There are many rum books out in the market and in private collections. Some are written by journalists, others by mixologists, others by bloggers. In most cases, the authors rely on second or third-hand knowledge, rarely taking the time to research the sources and to internalize and dissect the information.
On a recent trip to Mayagüez, Puerto Rico, we had the honor to meet with Mr. Federico Cedó Alzamora, author of La Industria Licorera en Mayagüez, Antigua Capital Mundial del Ron (“The Liquor Industry in Mayagüez, Old Rum Capital of the World”), a book published in 2013. What sets Mr. Cedó apart from other authors is his credentials: in addition to being a writer, a poet and a professor, he is also the official historian of the city of Mayagüez.
As historian, he is charged with rigorously researching and documenting material, prior to its approval for publication. Therefore, the book is not only filled with bits of history, lore and imagery, but these elements are accompanied by copious bibliographical and other references.
The book guides the reader through a brief introduction to the origins of the name “rum”. It then enters into the realm of sugarcane cultivation, describing the arrival of the sweet grass and who and how developed it as a profitable agricultural enterprise.
There is a nice collection of old photographs and accounts of old sugar mills and the families who owned and operated them.
The following section is the biggest and perhaps the most interesting for rum aficionados, as it describes in great detail the rum producers and brands that once called Mayagüez their home.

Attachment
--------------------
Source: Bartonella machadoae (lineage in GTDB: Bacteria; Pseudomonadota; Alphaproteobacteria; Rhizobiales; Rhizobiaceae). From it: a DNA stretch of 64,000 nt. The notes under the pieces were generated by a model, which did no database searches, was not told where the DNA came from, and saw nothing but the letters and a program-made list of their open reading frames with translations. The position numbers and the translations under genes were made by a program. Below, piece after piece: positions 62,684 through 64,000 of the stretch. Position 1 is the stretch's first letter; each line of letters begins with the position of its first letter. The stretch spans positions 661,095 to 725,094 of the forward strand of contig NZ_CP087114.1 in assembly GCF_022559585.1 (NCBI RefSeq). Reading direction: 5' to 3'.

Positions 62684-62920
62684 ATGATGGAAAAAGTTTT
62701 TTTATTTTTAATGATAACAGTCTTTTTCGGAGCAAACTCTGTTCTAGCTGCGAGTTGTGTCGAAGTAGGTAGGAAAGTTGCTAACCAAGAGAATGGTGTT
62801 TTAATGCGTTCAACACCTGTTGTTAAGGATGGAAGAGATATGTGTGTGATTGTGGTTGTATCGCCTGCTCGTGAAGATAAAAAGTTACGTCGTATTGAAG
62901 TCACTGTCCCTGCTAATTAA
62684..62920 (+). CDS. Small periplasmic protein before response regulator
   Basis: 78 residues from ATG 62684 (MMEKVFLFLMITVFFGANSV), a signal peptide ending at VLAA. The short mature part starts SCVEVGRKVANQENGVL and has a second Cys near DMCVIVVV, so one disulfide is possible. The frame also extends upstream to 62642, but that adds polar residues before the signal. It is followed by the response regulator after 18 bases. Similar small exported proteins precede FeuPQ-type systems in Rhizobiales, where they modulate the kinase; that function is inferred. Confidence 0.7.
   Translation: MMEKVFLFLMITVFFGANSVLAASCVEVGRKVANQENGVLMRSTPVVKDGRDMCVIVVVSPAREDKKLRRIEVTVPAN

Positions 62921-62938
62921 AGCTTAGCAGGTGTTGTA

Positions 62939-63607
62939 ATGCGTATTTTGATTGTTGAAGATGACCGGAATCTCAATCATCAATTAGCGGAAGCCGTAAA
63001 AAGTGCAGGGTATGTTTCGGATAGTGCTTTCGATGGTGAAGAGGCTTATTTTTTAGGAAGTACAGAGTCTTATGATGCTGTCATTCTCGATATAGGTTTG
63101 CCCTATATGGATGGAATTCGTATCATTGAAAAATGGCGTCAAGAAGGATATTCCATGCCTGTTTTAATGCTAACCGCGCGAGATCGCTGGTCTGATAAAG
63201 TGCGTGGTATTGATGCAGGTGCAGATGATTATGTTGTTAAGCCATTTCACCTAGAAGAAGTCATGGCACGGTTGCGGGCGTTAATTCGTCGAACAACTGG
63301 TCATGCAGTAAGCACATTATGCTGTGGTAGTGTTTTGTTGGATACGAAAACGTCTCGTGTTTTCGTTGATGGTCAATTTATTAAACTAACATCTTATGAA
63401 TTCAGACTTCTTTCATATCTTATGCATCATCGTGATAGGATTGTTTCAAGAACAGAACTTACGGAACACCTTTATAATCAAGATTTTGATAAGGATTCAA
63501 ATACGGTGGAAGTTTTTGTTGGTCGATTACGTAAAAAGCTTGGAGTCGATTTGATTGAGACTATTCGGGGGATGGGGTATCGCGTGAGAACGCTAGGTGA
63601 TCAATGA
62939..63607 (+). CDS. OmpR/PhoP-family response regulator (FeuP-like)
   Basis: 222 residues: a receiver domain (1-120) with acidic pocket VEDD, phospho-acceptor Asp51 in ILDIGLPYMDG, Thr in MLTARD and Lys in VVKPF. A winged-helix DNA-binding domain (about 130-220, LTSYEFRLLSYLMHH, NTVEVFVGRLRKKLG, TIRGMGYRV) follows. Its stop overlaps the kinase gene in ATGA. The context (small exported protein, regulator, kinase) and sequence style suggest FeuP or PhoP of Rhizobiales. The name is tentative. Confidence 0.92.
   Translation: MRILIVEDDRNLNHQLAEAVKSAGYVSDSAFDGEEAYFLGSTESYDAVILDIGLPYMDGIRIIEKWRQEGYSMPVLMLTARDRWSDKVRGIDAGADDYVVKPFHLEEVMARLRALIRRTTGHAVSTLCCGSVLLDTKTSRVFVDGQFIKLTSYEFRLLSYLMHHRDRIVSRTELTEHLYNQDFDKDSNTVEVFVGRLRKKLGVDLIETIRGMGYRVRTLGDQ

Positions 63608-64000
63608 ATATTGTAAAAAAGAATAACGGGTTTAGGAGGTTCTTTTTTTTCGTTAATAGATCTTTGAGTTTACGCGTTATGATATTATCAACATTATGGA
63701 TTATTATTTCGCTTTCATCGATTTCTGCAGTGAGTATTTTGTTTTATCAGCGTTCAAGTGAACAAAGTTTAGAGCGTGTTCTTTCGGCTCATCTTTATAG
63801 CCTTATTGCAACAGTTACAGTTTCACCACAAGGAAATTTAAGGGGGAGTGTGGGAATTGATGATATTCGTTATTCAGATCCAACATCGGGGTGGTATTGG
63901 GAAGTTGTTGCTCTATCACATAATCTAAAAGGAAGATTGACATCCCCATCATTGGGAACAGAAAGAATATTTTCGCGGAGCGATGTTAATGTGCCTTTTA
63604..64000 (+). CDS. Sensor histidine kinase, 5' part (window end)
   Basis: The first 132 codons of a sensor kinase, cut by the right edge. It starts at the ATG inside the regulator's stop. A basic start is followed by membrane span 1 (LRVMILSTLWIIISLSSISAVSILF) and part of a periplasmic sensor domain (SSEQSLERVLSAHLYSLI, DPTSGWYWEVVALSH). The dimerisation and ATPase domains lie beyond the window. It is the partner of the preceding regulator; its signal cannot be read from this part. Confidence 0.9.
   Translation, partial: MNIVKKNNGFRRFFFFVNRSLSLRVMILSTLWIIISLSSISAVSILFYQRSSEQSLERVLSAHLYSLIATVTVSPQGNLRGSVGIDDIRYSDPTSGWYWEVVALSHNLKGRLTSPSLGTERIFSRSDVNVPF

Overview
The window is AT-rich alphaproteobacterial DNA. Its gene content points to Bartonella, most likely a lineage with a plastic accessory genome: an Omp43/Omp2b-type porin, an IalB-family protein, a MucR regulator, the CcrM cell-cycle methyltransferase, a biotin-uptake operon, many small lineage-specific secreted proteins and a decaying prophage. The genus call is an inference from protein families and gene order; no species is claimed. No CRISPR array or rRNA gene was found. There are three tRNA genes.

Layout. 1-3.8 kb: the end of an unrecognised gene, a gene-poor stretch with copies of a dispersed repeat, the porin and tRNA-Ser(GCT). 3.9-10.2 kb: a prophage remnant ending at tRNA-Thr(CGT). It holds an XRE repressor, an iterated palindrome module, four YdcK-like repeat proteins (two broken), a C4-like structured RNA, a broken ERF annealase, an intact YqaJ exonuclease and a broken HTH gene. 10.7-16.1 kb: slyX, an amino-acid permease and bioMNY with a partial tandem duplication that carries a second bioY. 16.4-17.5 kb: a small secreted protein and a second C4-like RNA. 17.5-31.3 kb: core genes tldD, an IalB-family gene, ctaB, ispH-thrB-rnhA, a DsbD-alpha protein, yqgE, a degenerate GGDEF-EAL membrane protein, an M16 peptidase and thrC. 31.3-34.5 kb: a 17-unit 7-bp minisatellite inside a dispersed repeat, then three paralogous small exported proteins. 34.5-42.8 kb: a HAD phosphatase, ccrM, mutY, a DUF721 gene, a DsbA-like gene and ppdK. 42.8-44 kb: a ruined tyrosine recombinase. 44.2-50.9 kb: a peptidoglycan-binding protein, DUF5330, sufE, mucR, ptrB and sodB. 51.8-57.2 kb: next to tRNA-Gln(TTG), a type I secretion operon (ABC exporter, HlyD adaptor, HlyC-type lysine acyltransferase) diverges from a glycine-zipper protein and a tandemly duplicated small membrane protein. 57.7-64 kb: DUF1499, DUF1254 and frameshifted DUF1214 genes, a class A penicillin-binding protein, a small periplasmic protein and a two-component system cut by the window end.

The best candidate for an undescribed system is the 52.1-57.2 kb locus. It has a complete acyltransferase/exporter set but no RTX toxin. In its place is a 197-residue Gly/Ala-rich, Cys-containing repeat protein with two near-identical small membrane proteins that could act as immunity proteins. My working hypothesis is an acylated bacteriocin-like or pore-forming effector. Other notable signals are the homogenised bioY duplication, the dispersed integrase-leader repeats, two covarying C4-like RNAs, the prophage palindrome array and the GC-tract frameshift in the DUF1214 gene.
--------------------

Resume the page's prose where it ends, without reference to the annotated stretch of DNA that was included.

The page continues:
Mr. Cedó’s claim that Mayagüez was once the “Rum Capital of the World” is substantiated as one is made aware of at least 33 different brands that were produced in the city at one point! Clearly a result of the economic and political conditions of a different era.
The book then covers the unpleasant but necessary subject of American Prohibition and the devastating effect it had on the island’s economy.
It is clear that the author is both passionate and informed, when it comes to rum and its illustrious history in Mayagüez. I can only wish that more cities or countries tasked their historians with similar endeavors, so their rum past could be accurately recorded for future generations to embrace and, hopefully someday, be brought back to life.
The book is a delight to hold and read, but its value goes well beyond the words and the pictures contained therein: it represents a cultural legacy from a time when Puerto Rico ruled the rum world through its diversity and quality, not through quantity alone.
I toast to the old rum producers from Mayagüez: may your legacy live forever through this book and may the taste of your rums be re-born someday, so new generations may fall in love with them...again.
Margaret Ayala, Publisher